Stoplight decision should be based on science

We were interested to hear the Nevada Department of Transportation traffic study revealed that the intersection at Stephanie Way and Highway 395 qualifies for a traffic signal.

State officials are to be credited for taking into account left turns from Highway 395 onto Stephanie Way, something they are not required to do under national highway requirements.

But seeing as the fatal accident that sparked a movement to install a light at the intersection was a left turn, we agree with the state that it should have been included.

A traffic signal at Stephanie Way could be an option, but a decision hasn't been made yet whether a signal will be installed.

Now that the engineering is done, residents can make their desires known.

NDOT's earlier stand saying the intersection did not meet warrants left folks feeling that they were running up against a bureaucratic bulwark. And that's not the department's job.

Decisions here are fraught with problems.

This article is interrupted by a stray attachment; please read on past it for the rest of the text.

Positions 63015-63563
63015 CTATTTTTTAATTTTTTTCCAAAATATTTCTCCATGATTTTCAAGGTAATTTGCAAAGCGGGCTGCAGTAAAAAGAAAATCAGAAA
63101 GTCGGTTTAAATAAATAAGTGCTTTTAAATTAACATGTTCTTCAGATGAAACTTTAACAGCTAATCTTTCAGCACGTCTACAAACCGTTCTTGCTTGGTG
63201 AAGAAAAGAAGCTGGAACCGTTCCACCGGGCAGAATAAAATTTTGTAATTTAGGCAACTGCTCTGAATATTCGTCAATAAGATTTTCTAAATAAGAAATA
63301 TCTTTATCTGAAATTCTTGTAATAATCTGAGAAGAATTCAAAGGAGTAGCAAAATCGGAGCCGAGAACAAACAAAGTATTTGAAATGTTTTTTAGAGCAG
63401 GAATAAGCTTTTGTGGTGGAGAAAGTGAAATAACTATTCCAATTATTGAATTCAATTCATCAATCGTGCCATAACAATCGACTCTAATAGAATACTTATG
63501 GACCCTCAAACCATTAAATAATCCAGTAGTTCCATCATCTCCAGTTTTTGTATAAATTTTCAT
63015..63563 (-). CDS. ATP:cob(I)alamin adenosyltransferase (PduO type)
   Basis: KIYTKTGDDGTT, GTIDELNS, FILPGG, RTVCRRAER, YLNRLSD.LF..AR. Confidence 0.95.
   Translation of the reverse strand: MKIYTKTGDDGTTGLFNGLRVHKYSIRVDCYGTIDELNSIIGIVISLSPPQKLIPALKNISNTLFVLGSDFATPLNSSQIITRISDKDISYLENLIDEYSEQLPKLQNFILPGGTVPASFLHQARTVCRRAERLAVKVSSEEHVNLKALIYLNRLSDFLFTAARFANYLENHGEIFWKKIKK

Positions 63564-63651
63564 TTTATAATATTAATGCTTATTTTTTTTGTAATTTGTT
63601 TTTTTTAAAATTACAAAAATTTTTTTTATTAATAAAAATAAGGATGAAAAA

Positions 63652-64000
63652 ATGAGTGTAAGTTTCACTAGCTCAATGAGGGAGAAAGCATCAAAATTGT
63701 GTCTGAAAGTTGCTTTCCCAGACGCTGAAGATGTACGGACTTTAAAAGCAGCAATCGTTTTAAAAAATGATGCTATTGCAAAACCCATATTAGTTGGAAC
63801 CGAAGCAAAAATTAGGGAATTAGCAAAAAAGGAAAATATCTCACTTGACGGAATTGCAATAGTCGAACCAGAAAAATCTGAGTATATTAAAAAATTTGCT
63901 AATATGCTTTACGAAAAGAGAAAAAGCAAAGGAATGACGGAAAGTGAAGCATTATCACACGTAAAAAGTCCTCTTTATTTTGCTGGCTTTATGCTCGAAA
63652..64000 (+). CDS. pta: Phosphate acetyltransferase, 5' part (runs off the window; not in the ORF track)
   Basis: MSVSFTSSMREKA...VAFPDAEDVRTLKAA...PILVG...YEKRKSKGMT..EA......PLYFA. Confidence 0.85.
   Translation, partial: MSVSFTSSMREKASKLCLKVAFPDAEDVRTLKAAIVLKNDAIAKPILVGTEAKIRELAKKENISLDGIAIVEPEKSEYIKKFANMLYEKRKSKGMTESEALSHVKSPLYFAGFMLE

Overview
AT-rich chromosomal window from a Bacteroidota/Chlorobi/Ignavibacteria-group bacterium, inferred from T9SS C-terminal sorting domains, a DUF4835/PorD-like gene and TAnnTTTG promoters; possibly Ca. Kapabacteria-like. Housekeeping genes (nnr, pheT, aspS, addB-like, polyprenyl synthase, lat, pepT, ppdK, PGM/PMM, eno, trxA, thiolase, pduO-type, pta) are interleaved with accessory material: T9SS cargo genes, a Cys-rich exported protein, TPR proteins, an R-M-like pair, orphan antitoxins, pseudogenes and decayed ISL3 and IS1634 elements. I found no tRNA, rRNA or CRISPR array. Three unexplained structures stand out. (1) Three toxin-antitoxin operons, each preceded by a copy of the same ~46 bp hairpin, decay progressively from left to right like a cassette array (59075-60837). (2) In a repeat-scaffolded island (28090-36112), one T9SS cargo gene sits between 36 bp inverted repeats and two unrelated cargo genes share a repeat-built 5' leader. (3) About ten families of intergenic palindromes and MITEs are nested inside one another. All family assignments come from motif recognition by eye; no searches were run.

The state should always be listening to the residents they serve, but the danger comes from the state reacting with emotion and following public sentiment in an effort to stay out of the public hot seat.

We're not saying this is what happened here. We are just saying reacting on emotion alone without backing that up with science or at least common sense does not make for good transportation planning.

Can NDOT make a case for a light at Stephanie Way based on the above?

The state is seeking information from residents, and will share its findings at a workshop from 9 a.m.-noon Saturday at Carson Valley Middle School.

We're betting the folks who want a light are going to be there with bells on. That they gathered more than 5,000 signatures on their petition for a light, indicates there is a real groundswell of support for one.

We hope everyone's voice will be heard on this issue, and that whatever changes are or are not made to the intersection are the result of a reasoned debate and solid planning practices.


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